Last edited by stewartb; 09-03-2021 at 07:43 AM.
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  11. #51
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    Stewart,

    It sounds like you need to look into finding better “installed” batteries rather than stocking up on jump packs….…

    Joking…believe me, I know the pain of electrical problems in cold. For several years Aviat installed an absolute POS battery in Huskys. It was a sealed gel pack that they also installed in the Pitts. Terrible battery, especially in cold. I hand propped those planes a number of times out in the pucker brush…..no “jump packs” of reasonable size available back then. The advent of the Odyssey battery fixed all those issues.

    But, I carry a jump pack now in everything I own. Trying to use jumper cables to start someone else’s car from my car spooks me with all the gizmos in modern cars. Jump pack is safer.

    MTV

  12. #52

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    The reality of owning lots of electric start equipment that gets used occasionally. I could add battery disconnects but I mostly haven’t. Jump Packs are easier.

    And for the record? Odyssey batteries aren’t what they used to be.

  13. #53
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    Quote Originally Posted by stewartb View Post
    The reality of owning lots of electric start equipment that gets used occasionally. I could add battery disconnects but I mostly haven’t. Jump Packs are easier.

    And for the record? Odyssey batteries aren’t what they used to be.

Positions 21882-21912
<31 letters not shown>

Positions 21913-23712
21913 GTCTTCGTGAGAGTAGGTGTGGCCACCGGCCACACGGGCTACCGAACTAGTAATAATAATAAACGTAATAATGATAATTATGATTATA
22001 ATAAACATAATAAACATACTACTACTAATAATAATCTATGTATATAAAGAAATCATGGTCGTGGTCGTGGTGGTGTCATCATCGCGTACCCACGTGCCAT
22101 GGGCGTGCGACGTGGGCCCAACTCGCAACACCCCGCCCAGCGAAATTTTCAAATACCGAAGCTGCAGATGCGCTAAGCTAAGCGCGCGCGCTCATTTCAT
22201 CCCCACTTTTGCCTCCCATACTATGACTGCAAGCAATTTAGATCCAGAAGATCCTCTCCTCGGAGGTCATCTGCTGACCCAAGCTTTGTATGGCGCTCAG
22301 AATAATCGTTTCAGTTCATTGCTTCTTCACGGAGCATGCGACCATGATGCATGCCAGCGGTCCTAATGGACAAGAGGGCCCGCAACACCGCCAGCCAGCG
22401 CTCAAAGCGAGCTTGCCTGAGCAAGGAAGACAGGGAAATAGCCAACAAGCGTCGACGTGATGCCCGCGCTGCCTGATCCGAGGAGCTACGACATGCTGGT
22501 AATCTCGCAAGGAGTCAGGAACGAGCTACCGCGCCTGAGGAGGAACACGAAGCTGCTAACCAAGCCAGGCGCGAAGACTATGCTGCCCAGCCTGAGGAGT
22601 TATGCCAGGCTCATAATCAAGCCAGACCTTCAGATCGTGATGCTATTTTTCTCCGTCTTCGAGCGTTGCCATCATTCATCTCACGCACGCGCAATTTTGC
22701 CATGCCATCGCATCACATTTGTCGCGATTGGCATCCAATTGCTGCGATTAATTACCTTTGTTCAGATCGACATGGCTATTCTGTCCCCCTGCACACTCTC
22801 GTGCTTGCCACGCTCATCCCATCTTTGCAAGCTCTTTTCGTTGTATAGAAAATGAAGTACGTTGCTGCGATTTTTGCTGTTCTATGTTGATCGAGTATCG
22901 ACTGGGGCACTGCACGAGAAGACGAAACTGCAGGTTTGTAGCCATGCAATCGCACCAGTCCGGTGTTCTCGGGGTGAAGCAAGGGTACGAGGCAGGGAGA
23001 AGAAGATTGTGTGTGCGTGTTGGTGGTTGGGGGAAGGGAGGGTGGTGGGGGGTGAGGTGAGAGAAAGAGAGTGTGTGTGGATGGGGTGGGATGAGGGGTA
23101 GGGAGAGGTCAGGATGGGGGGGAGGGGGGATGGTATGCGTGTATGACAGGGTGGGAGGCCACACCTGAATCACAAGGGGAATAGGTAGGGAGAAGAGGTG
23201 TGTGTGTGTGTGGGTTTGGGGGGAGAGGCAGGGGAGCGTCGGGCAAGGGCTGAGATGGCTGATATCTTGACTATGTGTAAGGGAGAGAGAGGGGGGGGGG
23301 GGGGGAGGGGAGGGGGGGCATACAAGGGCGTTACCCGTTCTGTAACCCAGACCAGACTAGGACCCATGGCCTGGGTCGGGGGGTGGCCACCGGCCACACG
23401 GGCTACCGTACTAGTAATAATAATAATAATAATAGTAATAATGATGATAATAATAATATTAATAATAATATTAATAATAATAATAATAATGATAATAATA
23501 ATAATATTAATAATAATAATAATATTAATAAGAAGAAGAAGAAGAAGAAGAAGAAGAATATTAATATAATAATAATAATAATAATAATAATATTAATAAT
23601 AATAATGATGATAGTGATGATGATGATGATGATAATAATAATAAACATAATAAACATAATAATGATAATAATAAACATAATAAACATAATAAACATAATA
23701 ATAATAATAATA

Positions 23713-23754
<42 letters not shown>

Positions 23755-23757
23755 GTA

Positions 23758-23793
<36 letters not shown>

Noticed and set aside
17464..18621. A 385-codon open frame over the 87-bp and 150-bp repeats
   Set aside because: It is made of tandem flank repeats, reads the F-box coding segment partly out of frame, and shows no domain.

So far, I’m still having great service from Odyssey’s, but I’ve been hearing stories.

    MTV

  14. #54

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    What about 3-bladed props? I've seen video of people hand propping them, but ISTM that that missing 60 degrees puts the approaching blade a LOT closer to the back of my hand.

    I've never done it. Is it as bad as I worry it is?

  15. #55

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    I propped a 200 horse RV8 when stranded on a deserted ramp after a fuel stop. It was a constant speed hartzell with some mass and didnt lose any fingers
    I tied the tail down and it took a bit of effort on a heat soaked fuel injection

    I had a RV 6 with a 3 blade Catto that was quicker spinning up that i was too nervous to prop


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  16. #56
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    Quote Originally Posted by StuBob View Post
    What about 3-bladed props? I've seen video of people hand propping them, but ISTM that that missing 60 degrees puts the approaching blade a LOT closer to the back of my hand.

    I've never done it. Is it as bad as I worry it is?